In Literature and in Life, Anne Sexton's Daughter Linda Knows the Rituals of Survival
On Oct. 4, 1974 the sun was dipping low over Harvard Yard when a senior named Linda Gray Sexton, reading in her room, got up to answer the phone. After the caller, a doctor friend from the university health services, asked her to see him immediately, she sensed what had happened. "How?" Linda asked, intuitively knowing that her mother, poet Anne Sexton, had killed herself at 45.
It was not a surprise. Linda's mother had won fame with her dark poems on love, death, matrimony, madness and menstruation, and her 1966 book Live or Die had earned a Pulitzer Prize. But after the birth of Linda, now 28, she had plunged into bouts of depression that led to several suicide tries. "She'd get crazy, and we'd visit her in places with barred windows," Linda remembers. "I was always thinking about how to get Mother put together. My only goal was to grow up and not be crazy."
Now, almost eight years after Anne Sexton died sitting in a car with the motor running in the family's Weston, Mass. garage, an event that still haunts her daughter, Linda has probed the subject of death in an affecting first novel called Rituals (Doubleday, $15.95). It deals with a Harvard senior named Kat Sinclair who, after her drug-addicted mother dies in a car crash, tries to hold her family together by performing all the household rituals (preparing her father's dry martinis, hostessing elegant dinners) her mom used to handle. "The emotional content is autobiographical," Linda concedes. "But I went out of my way to make the character fictional. I was not raped by a waiter at Grossinger's as Kat was. Nor did I have an affair with another woman." Like Kat, she did drink heavily, though Linda now sips only an occasional glass of champagne. "The book," she says, "gave me a lot of perspective on my life."
Linda decided she needed perspective after hunching over her mother's battered kneehole desk to edit 1977's acclaimed Anne Sexton: A Self-Portrait in Letters and two collections of her poems. Anne, Linda came to believe, was a presence she had to exorcise as much as honor. Sexton's madness rocked not only Linda but her younger sister, Joy, and their father, Alfred, a Boston wool merchant. As Linda puts it, "My mother was so unpredictable. She could be very high, lots of fun. Next day she'd be so depressed she could hardly talk. I had trouble making friends. I didn't know what I was bringing them home to." One morning when 6-year-old Linda was cuddling with her mother in bed, Anne put her head on her daughter's chest and said, "Now you be the mummy and I'll be the little girl."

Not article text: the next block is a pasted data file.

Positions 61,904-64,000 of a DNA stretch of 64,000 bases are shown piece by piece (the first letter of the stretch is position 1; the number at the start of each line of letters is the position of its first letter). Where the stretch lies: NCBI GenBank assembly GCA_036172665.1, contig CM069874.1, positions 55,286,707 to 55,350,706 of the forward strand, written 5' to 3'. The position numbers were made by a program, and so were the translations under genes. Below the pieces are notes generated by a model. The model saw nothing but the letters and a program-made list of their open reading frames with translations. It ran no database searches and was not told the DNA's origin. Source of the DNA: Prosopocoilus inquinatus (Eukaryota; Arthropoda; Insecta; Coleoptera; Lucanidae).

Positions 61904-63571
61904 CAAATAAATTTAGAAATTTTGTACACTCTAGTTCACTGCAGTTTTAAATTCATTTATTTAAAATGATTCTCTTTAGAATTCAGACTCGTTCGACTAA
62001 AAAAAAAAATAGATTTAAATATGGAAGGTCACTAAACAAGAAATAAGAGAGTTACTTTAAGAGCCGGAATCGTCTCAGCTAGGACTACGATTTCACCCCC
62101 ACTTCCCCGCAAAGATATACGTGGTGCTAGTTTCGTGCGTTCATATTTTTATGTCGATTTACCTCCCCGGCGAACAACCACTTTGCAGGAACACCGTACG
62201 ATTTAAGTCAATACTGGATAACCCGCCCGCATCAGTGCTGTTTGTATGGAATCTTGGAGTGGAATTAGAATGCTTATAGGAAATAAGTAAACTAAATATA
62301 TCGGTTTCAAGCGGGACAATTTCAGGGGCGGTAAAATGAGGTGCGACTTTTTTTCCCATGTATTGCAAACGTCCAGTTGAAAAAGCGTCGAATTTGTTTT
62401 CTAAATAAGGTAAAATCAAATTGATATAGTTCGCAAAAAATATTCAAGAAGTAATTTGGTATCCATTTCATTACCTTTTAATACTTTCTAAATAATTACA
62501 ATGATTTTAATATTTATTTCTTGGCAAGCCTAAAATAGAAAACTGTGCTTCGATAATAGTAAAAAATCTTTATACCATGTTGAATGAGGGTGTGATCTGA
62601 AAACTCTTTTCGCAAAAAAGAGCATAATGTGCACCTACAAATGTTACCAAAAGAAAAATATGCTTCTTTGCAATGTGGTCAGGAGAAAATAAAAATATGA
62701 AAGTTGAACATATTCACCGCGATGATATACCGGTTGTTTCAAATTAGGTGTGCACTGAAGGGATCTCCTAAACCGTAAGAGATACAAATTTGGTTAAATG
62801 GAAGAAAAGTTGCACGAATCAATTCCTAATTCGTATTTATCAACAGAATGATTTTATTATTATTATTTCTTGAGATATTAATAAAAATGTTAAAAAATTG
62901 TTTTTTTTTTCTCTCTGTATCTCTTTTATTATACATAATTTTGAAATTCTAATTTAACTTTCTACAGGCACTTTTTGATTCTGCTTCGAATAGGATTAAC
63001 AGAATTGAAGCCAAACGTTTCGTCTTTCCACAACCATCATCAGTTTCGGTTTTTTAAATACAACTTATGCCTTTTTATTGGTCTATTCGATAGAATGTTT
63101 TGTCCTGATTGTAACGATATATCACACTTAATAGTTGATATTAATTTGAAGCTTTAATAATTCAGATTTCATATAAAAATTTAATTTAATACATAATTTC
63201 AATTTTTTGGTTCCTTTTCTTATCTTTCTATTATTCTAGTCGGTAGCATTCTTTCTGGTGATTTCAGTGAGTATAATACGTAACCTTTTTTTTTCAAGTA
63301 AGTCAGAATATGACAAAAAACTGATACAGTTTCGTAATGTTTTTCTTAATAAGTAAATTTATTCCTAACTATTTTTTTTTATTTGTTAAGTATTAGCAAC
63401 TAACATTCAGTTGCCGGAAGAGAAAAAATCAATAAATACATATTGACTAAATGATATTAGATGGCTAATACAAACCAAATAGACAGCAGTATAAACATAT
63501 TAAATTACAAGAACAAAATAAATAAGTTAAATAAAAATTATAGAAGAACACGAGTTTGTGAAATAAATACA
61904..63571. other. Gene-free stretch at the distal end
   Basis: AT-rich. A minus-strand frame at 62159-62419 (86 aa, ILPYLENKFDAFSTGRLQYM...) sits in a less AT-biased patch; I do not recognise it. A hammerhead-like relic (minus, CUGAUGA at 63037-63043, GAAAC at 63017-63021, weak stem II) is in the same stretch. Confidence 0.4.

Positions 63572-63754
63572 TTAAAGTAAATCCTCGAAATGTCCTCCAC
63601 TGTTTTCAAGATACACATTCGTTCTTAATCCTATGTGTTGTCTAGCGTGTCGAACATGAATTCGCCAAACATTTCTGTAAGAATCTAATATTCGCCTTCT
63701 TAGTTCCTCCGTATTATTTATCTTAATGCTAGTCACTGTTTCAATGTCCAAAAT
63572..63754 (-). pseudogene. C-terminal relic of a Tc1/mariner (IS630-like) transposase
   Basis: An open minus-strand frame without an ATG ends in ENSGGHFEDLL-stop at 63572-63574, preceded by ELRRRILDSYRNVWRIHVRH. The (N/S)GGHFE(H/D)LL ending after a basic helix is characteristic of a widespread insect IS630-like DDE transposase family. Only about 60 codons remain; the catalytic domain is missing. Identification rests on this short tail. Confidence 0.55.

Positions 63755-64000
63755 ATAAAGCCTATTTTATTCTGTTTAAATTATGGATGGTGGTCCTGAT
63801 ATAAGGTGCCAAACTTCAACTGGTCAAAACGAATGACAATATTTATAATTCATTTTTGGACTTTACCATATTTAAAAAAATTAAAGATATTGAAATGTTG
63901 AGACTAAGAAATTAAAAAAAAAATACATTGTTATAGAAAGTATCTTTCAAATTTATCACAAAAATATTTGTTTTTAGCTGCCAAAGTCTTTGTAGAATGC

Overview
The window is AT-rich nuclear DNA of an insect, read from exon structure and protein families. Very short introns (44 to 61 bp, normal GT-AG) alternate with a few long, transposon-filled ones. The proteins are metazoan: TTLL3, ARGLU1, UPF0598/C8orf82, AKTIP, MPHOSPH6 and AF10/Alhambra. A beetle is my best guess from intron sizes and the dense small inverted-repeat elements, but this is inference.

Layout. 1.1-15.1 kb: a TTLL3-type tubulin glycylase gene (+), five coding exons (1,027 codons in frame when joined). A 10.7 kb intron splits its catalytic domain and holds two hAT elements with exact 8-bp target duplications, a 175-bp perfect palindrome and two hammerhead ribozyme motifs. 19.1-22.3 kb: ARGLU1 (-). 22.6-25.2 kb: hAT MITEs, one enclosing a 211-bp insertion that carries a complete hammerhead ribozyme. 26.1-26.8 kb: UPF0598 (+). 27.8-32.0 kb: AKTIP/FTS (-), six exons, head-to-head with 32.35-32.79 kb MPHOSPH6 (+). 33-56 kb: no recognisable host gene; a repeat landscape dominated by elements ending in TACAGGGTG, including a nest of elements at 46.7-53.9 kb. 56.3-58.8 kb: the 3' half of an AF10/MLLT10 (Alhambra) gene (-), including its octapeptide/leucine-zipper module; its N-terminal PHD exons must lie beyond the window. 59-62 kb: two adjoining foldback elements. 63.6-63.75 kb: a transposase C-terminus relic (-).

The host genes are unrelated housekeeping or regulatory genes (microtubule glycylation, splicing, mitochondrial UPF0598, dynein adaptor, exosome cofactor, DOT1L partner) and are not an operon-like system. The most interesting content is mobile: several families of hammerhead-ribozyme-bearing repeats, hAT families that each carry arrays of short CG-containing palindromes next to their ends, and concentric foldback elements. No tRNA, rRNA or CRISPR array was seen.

As a teen in Weston, Linda wanted to be a poet, "a little Anne Sexton." At Harvard, where she graduated cum laude in English after doing her thesis on another woman writer who took her own life, Virginia Woolf, she decided to break her mother's grip on her. "I rebelled and said, 'No, I won't go to see you in the hospital. I won't cater to your sickness. I won't hold your hand.' I was fighting for my life. I didn't want to get sucked down into her illness."
She drew strength from John Freund, 28, a surgeon's lanky son whom she married in 1979. At Harvard he has picked up both an M.D. and an M.B.A. Having made a bundle marketing spoof Ronald Reagan movie posters (his best-selling item is the classic 'Bedtime for Brezhnev"), he's joined an investment banking firm. He and Linda plan to live in Manhattan, where Sexton, who converted from Episcopalianism to Judaism, aims to continue her habitual 9 a.m.-to-12:30 p.m. writing schedule ("If you write 9 to 5, you burn out").
Though the working title of her second novel is A Family Matter, she claims it has nothing to do with the Sextons. "Suicide is not courageous, it's manipulative," she says. "When my mother killed herself, she freed me. I knew it then. I know it more now. I'm beginning to be happy with who I am, something my mother never was." Linda's goal now is to have people ask 10 years hence, "Anne Sexton? Wasn't she the poet who was Linda Sexton's mother?"
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